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Old 10-08-2015, 07:14 AM   #61
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I have seen far more fuel hassles from deck fill fittings than bad dock fuel.
Yup! Change the orings annually on all fill caps. Couple of bucks every year keeps the undesirables out of water and fuel tanks.

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Old 10-08-2015, 08:01 AM   #62
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Anyone operating a Alfa Laval unit ? Back in the day All steam turbine powered Navy ships operated almost continuously De Laval oil purifiers. Same designed centrifuge as the Laval, 32 stainless steel cones that caught the solids and a water seal that stripped off any water out of the oil. Problem was if you lost the water seal oil would take it's place and pour into the bilge. I was wondering if these Laval units have that same potential problem.
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Old 10-08-2015, 11:09 AM   #63
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I have seen far more fuel hassles from deck fill fittings than bad dock fuel.
Fill fittings certainly have a large share. Bad dock fuel is not uncommon though in certain areas.

Be the first one to buy fuel in the spring from a small northern marina and you're at risk. Fuel delivery in remote areas of many countries or the out of the way marina that sells very little diesel.

My aunt had a small country store with two pumps out front. It was a town of 200 people and she sold very little fuel. We stopped buying there after having to be towed 60 miles home from her fuel.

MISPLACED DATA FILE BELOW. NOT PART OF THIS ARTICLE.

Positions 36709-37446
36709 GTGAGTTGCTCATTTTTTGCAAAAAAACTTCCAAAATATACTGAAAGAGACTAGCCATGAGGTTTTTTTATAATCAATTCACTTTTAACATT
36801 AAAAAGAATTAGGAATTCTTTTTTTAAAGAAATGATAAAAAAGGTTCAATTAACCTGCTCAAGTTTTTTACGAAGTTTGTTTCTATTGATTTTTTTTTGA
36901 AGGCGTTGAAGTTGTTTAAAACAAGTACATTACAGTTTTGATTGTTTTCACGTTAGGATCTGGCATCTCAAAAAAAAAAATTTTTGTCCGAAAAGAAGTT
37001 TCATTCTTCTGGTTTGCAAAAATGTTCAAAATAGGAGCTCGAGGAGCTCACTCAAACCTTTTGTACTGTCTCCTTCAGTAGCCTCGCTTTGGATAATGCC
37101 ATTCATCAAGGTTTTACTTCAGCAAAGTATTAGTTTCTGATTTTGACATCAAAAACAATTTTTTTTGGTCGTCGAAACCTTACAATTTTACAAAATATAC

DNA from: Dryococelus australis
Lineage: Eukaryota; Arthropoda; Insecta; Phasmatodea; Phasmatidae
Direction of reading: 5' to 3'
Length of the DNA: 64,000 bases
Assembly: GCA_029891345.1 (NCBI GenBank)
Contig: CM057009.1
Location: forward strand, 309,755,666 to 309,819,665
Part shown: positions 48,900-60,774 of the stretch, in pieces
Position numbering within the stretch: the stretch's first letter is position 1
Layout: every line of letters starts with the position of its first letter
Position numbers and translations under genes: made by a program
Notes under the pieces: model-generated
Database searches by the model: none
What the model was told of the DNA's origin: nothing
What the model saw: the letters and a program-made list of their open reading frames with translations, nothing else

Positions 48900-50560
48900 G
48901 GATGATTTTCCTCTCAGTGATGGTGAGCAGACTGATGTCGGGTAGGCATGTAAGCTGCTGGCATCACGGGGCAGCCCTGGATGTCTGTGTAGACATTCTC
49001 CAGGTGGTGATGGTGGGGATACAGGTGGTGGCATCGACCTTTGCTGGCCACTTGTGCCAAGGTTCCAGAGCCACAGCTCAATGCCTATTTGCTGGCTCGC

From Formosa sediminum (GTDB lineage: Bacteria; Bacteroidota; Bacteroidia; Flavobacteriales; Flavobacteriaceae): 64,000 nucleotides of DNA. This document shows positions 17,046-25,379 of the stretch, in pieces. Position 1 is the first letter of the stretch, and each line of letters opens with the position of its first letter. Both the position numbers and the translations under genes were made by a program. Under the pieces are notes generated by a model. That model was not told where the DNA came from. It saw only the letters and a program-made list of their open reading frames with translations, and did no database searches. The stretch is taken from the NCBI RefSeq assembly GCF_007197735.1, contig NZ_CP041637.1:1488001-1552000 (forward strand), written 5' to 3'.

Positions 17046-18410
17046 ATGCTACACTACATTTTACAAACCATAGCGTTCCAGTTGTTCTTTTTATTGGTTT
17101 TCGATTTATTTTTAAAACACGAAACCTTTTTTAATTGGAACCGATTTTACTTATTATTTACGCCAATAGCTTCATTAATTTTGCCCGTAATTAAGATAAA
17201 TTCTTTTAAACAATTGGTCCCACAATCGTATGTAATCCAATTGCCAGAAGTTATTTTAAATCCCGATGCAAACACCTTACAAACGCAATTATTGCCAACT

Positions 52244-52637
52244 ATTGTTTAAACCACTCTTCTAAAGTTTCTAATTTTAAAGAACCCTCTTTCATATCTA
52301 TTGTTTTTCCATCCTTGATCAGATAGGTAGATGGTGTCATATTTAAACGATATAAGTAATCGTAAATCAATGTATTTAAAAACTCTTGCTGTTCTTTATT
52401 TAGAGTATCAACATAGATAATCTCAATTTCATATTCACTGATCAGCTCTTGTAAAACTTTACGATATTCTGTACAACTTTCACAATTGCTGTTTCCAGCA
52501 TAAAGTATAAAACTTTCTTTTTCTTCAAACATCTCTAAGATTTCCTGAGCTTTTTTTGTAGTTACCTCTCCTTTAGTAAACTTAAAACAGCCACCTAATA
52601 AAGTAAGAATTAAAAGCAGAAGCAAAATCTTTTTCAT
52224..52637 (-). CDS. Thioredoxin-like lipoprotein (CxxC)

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Old 10-08-2015, 11:21 AM   #64
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BandB,
When I was in Alaska I bought all my fuel at the Texaco fuel dock in Ketchikan. You may consider that remote but they pump lots of fuel even in the winter.

Just to weigh in since I'm here .. don't polish fuel. I do use BioBore and Stabil.
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Old 10-08-2015, 11:23 AM   #65
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Quote:
Originally Posted by HiDHo View Post
Anyone operating a Alfa Laval unit ? Back in the day All steam turbine powered Navy ships operated almost continuously De Laval oil purifiers. Same designed centrifuge as the Laval, 32 stainless steel cones that caught the solids and a water seal that stripped off any water out of the oil. Problem was if you lost the water seal oil would take it's place and pour into the bilge. I was wondering if these Laval units have that same potential problem.

On the last boat I ran we had one. If we lost the seal, which we never did, the drain was routed to a waste oil tank.
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Old 10-08-2015, 11:26 AM   #66
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I have seen far more fuel hassles from deck fill fittings than bad dock fuel.
Or...